Posts Tagged 'Current Study Abroad issues'

The return of the “Grand Tour”: art students studying abroad

An issue we think about a lot here at Gulliver is increasing Study Abroad participation among students in majors/programs that traditionally make it hard for them to go abroad.  The most notable examples come from the sciences – engineering, physics, etc. – in which the coursework is so specific and extensive that credit-transfer is often complicated.  But another, less well-known, area of study for which this is often a problem is the fine arts.  BFA candidates also often struggle to find courses abroad that are comparable to those they get at their home institutions.  And that’s a problem particularly near and dear to my own heart – I’ve got a background in art history and many artist friends, and too many of them never studied abroad.

For that reason I was really pleased to see this Artdaily article this morning on the new Study Abroad program at San Francisco’s Academy of Art University.  

Grand Tour

Grand Tour

In a program reminiscent of the artistic and/or touristic “Grand Tours” of the 18th and 19th centuries, AAU students spent a semester in Corciono, Italy participating in an ” intense curriculum of on-site, plein-air painting.”  There’s now a show up in San Francisco of the work produced during the program.  AAU is taking the lead in making Study Abroad a priority among fine art undergraduates – I hope their model is quickly implemented elsewhere.

Organic vs. planned “cultural experiences”

Hey guys! My name is Andy, and I’m a member of the Gulliver team. My contributions to the Gulliver blog are mainly going to be about my own experiences studying and working abroad, and my thoughts on current issues in international education. I graduated from Stanford in June, 2008. During my junior year I had some of the best months of my life studying abroad in Florence, Italy with New York University. And just after graduating from Stanford, I spent two months working/volunteering on a small island just off the north coast of Papua New Guinea – quite a different and absolutely amazing experience.

Anyway, the other day I came across this article that I think is worth discussing. The basic gist is that study abroad, along with community service and internships, concretely increases one’s learning capacity and even maturity. Specifically, the article praises programs that stress immersion into a different culture.

The part of the article I loved was its point about students rethinking assumptions and maturing as learners. The Director of the Rome program office at the University of Dallas’ statement that “You can look around campus and tell who’s been to Rome just by the maturity with which they carry themselves,” definitely touches on something significant. After coming back from abroad, I definitely felt a swagger. And it seems like most people who return from abroad come back with a certain swagger. While the whole rethinking assumptions and maturing as learners things seems like a clichéd talking point, the truth is that it’s hard to live in a foreign, unfamiliar place for an extended period of time and not start to rethink assumptions.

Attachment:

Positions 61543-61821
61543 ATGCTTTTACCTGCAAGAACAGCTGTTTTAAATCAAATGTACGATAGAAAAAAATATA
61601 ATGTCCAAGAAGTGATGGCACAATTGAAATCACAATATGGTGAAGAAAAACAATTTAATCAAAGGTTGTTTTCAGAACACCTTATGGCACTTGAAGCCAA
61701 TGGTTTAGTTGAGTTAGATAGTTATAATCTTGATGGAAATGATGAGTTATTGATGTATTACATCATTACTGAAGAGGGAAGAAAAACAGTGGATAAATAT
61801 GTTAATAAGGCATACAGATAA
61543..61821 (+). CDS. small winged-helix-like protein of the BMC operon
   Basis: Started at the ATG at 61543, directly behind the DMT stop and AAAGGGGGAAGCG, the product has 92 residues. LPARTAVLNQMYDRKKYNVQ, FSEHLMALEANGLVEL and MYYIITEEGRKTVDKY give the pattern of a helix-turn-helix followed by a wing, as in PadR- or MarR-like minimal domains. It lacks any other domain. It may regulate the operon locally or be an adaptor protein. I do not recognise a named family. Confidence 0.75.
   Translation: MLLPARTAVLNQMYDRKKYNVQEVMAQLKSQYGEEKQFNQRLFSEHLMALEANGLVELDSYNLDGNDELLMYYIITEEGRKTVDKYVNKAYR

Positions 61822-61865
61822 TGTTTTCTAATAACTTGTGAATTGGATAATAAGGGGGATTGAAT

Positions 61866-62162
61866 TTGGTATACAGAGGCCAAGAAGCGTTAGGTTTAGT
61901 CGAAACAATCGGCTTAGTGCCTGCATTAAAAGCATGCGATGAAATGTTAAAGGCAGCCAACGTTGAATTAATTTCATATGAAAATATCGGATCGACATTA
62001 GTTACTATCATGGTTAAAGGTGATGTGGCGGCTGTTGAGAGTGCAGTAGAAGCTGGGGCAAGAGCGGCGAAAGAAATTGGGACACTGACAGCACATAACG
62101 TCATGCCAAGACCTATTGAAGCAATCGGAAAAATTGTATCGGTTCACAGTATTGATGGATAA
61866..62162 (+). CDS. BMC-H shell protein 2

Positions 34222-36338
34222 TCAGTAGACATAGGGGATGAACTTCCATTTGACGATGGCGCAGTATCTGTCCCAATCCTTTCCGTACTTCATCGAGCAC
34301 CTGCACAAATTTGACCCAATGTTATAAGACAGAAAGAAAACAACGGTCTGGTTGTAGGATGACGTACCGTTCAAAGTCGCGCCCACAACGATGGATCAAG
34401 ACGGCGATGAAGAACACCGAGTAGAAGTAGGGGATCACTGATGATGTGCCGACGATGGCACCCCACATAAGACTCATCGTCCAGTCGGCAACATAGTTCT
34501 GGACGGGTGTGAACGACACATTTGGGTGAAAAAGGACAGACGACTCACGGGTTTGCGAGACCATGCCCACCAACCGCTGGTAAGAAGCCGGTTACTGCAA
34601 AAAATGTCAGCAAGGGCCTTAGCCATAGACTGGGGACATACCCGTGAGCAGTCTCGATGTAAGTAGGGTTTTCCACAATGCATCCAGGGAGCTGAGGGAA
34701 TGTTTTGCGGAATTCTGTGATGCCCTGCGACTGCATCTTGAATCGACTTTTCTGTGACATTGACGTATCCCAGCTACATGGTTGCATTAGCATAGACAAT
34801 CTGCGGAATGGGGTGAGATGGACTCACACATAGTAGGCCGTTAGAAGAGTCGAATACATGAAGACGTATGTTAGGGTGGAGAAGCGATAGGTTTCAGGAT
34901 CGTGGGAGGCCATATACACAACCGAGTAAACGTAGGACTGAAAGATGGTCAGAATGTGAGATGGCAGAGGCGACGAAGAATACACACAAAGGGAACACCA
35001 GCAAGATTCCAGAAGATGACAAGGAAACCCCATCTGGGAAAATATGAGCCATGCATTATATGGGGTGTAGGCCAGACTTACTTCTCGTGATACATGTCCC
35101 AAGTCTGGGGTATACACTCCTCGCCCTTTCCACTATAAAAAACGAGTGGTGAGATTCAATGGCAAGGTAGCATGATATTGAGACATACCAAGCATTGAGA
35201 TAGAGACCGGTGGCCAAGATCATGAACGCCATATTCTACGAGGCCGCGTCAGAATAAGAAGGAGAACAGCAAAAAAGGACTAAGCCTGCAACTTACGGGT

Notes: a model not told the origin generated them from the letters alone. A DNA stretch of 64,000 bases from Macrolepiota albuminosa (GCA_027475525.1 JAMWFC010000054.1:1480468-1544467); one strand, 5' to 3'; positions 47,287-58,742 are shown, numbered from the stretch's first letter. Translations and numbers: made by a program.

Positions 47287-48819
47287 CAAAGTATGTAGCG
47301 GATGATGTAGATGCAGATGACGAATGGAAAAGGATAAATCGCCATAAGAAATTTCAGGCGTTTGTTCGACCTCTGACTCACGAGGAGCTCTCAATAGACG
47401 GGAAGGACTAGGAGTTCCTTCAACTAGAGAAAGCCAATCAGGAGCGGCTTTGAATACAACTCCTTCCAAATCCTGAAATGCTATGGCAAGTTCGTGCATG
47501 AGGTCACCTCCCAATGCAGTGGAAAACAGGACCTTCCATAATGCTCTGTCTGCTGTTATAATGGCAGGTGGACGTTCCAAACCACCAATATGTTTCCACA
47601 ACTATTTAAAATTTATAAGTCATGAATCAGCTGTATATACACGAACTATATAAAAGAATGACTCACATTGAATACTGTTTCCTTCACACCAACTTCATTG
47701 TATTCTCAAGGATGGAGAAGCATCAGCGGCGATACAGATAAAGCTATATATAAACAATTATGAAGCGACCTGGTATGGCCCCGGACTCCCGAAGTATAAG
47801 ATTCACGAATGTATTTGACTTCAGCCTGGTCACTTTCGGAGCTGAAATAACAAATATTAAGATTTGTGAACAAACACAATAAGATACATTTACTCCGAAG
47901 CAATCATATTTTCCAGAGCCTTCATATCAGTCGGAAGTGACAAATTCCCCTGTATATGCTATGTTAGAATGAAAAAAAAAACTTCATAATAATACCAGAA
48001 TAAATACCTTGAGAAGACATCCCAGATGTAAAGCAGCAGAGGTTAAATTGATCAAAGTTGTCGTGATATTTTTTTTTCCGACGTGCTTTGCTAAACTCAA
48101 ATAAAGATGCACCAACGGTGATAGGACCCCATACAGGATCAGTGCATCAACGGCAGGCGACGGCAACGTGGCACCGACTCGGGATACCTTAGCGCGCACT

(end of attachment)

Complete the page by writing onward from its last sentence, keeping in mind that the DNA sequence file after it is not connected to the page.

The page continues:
There was, however, one issue mentioned in the article with which I disagree. To say that certain study-abroad programs stand out from the pack because of their required immersion rules is misleading for a couple of reasons.

First, a student who is motivated to immerse him/herself into a different culture will self-select into these programs, or if he/she goes on a program that does not require such immersion, will immerse him/herself into the culture anyway. In other words, it’s the students who make the effort that “stand out from the pack,” not the programs those students go on.

Second, I would be wary of a general rule along the lines of “the more required ‘cultural experiences,’ the better.” For one thing, many of these “immersive” experiences can be tacky, forced, and no more “authentic” than a trip to Disney world. For example, I remember one of the few planned immersion experiences at NYU was a trip to a local university to meet students. We entered the courtyard as a large class, and while we all tried to talk to people, our interactions felt a bit forced and contrived.

In addition, one of the amazing things about being abroad is the freedom – it is really the first time in many students’ lives where they can feel great freedom and self-efficacy. Indeed, while many leave home to go away to college, being away in not only a different city, but a different country with different people, different laws, and a different history really gets that independence feeling going. Programs that define and manage too carefully the scope and form of their students’ cultural experiences can inhibit this freedom and the growth and learning that comes with it. Immersing oneself in another culture is an amazing thing to do, but I feel that it only holds true meaning if it is done naturally, at one’s own pace and directive.

I think that the overall point to take away from this is that study abroad gives you experience, and that is really the key to rethinking our assumptions and becoming mature learners. We all have biases, opinions, and expectations, and it is rare those biases, opinions, and expectations ever really change solely through reading, conversation, or video. The reality is true changes occur only through experience (by the way this is a tenet of Zen), and whether you want to conceive of it like this or not, going abroad is forcing yourself to experience something significantly different. So be prepared for that swagger.

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Gulliver helps students Study Abroad. Our blog covers: current issues in Study Abroad; featured posts by Study Abroad students; and Gulliver updates, news, and behind-the-scenes peaks. Thanks for reading!